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Family Defines NKU's Trevon Faulkner

Story provided by Northern Kentucky University Athletics

Family. In its simplest of definitions, a family is a group consisting of parents and children, sometimes also including grandparents or other close relatives. What’s missing from that overly-simplified definition is the importance of the bonds and support that develop between members of a family. For Northern Kentucky University men’s basketball player Trevon Faulkner, the bonds that bind his family matter most and define the young man he has grown into.

By his own admission, Trevon’s family went through some hard times as he was growing up. His parents split during his younger years, which was trying for him. Like all kids, he wanted them together. He had to grapple with the hardship that comes from dividing time between his mother and his father, even though he knew at a young age that his parents separating was the right decision for them and the family.

Lanal Faulkner, Trevon’s mother, often had to work multiple jobs to make ends meet, which also made it difficult to spend time with her. The sacrifices Lanal made for her family and the example she set for her children are not lost on Trevon, as he very simply notes about his mother, “she is a hard-working woman.”

To further complicate matters, while in high school, his father Sidney Alcorn came down with pneumonia. That was particularly trying for Trevon, who shares that his father is someone whom he greatly admires because he “inspires me to be great.

Trevon’s parents and five siblings, especially his older brother Marcus and older sister Destiny, were always there in all the right ways, underscoring the important roles they have played in his life.

“Growing up, my family was always there to push me to be something special,” said Trevon. “My parents constantly found a way to put me in a position to be great and always have the ability to play sports. My siblings [Marcus and Destiny] went through some of the same adversities I did. I could see how they matured and carried themselves.”

Trevon’s family constantly challenged him to grow in everything he did and to stay on the right track. They imparted knowledge, provided experiences and modeled what Trevon needed in order to develop into a successful person. At a young age, Sidney instilled church and God in his life. Despite working multiple jobs, Lanal ensured there was food on the table, clothes on his back and shelter over his head. Both Sidney and Lanal provided Trevon opportunities to play basketball. Marcus and Destiny were encouraging and served as a good source of advice in Trevon’s life.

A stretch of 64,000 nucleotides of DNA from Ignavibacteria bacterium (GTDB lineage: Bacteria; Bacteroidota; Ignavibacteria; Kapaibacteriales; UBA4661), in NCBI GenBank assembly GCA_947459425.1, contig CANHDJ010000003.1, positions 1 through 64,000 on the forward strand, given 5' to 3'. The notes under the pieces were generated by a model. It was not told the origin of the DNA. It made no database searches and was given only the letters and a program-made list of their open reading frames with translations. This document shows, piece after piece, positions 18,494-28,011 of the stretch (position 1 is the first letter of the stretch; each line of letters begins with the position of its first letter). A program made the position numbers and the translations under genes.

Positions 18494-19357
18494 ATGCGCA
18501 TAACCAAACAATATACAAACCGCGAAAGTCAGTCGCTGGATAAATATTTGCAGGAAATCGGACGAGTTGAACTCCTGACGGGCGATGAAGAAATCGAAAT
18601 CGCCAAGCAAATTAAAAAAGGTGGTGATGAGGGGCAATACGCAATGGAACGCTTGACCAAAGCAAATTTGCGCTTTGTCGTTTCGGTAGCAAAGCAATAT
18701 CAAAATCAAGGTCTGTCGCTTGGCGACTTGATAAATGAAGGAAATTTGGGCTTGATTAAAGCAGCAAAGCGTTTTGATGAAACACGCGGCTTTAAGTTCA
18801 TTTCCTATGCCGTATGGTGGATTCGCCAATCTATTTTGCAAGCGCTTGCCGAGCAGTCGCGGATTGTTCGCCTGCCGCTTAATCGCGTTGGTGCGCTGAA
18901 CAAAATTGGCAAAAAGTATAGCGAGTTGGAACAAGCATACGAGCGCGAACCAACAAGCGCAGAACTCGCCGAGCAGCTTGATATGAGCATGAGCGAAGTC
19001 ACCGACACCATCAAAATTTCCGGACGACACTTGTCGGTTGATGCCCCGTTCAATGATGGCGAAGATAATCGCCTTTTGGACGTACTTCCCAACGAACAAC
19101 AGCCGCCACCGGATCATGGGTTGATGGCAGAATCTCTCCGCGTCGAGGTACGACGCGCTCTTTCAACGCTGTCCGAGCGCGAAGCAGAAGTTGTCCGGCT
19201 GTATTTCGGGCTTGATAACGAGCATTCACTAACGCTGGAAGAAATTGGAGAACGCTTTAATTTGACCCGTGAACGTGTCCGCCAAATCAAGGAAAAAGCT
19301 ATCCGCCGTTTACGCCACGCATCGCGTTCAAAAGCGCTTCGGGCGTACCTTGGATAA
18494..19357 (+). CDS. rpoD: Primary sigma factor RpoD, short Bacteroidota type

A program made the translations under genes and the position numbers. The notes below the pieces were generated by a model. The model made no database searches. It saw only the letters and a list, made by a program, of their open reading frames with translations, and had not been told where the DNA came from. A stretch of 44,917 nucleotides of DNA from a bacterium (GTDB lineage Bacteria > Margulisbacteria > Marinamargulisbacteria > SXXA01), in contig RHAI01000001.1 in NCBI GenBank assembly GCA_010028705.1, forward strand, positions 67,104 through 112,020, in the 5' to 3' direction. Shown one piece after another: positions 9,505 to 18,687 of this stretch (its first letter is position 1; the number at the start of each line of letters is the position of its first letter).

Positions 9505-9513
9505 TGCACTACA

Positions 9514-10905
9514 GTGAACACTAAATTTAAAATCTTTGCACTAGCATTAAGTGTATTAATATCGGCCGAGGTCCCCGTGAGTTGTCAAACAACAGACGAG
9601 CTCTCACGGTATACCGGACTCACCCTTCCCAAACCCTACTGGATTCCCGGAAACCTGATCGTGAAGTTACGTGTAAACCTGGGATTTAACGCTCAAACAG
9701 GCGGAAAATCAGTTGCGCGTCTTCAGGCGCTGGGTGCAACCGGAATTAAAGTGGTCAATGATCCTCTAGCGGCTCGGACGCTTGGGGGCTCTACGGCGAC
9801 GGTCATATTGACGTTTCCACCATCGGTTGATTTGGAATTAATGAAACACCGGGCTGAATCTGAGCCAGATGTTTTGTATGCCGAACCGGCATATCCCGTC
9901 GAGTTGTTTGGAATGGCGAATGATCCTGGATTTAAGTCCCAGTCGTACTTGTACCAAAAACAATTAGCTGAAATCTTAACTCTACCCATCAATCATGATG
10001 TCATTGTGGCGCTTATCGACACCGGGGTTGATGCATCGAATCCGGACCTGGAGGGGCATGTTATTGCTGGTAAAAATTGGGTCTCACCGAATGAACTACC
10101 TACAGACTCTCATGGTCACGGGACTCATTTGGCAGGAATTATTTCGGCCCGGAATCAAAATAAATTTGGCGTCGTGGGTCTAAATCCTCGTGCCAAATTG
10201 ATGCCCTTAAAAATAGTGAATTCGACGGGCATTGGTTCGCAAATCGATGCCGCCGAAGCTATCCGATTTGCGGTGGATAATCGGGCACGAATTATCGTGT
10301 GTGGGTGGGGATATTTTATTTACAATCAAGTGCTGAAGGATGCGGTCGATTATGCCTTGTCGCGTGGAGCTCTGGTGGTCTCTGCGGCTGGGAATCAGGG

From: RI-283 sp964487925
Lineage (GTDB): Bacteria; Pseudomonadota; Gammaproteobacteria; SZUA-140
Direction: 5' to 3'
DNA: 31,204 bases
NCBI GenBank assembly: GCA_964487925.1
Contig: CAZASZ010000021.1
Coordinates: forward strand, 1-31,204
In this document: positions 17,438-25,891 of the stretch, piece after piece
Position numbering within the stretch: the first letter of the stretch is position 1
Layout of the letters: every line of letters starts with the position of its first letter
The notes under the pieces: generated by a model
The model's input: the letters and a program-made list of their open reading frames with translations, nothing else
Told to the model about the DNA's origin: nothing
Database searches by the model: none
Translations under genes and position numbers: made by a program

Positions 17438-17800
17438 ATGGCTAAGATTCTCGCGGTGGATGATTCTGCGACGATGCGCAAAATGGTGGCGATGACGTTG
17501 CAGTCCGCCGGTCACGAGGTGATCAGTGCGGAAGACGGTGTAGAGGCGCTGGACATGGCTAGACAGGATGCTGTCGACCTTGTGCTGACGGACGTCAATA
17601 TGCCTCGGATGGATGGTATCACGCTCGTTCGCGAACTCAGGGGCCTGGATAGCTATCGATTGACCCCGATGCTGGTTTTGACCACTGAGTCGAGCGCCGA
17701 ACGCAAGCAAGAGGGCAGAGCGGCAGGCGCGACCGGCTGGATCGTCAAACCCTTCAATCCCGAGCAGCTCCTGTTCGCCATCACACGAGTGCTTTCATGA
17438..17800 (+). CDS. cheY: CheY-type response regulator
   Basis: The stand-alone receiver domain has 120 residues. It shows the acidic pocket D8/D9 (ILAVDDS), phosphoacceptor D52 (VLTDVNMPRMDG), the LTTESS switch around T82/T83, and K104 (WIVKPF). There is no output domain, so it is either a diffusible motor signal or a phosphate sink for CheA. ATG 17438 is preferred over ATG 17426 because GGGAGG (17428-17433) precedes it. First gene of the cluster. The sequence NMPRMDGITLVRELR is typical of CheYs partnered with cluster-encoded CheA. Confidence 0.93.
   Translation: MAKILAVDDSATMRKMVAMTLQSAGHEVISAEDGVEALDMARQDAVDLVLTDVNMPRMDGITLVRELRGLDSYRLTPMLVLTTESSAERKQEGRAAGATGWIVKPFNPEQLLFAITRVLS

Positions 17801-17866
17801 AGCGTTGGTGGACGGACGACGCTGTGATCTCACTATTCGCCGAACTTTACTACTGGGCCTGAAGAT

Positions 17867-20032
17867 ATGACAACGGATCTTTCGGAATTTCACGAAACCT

Sidney and Trevon also shared a bond through basketball, one forged during Trevon’s youth listening to his father’s stories from his days roaming the hardwood. After introducing the younger Faulkner to the game, Sidney then challenged Trevon to be his best.

The elder Faulkner knew his son was special. Sidney could also tell Trevon was excelling as a youth, but was using his left-hand dominance to his advantage. Most kids weren’t use to guarding a southpaw, so Trevon rarely used his off-hand. Sidney knew Trevon still had to develop his right hand, so he instituted the rule that Trevon’s day was over on the court as soon as he felt his son wasn’t utilizing his right hand, no matter how frustrating and difficult it was for Trevon. It was also Sidney’s way of teaching him to not give up when things get hard.

“That’s something he put in my mind at a young age, no matter how hard things are to keep working, stay motivated and never quit on something that you love,” explained Trevon.

It should come as no surprise then that Trevon took Sidney’s pneumonia diagnosis hard. The bond they shared came through again. Trevon turned toward his roots and prayed for his father’s safety. He also found another way to outwardly show love and support for his father.

As a member of the varsity team since he was in eighth grade, Trevon had always worn the No. 1, but that changed when Sidney came down ill. Trevon swapped his No. 1 for No. 12, the same number Sidney wore during his high school playing days. The same days that Trevon heard all about through his father’s stories. The same stories that forged a bond over basketball and underscore the importance of family and the values they instilled in Trevon’s life.

Sidney overcame pneumonia … but, Trevon still wears No. 12.

Photo: Trevon Faulkner as seen in NKU's Horizon League championship game earlier this month (RCN)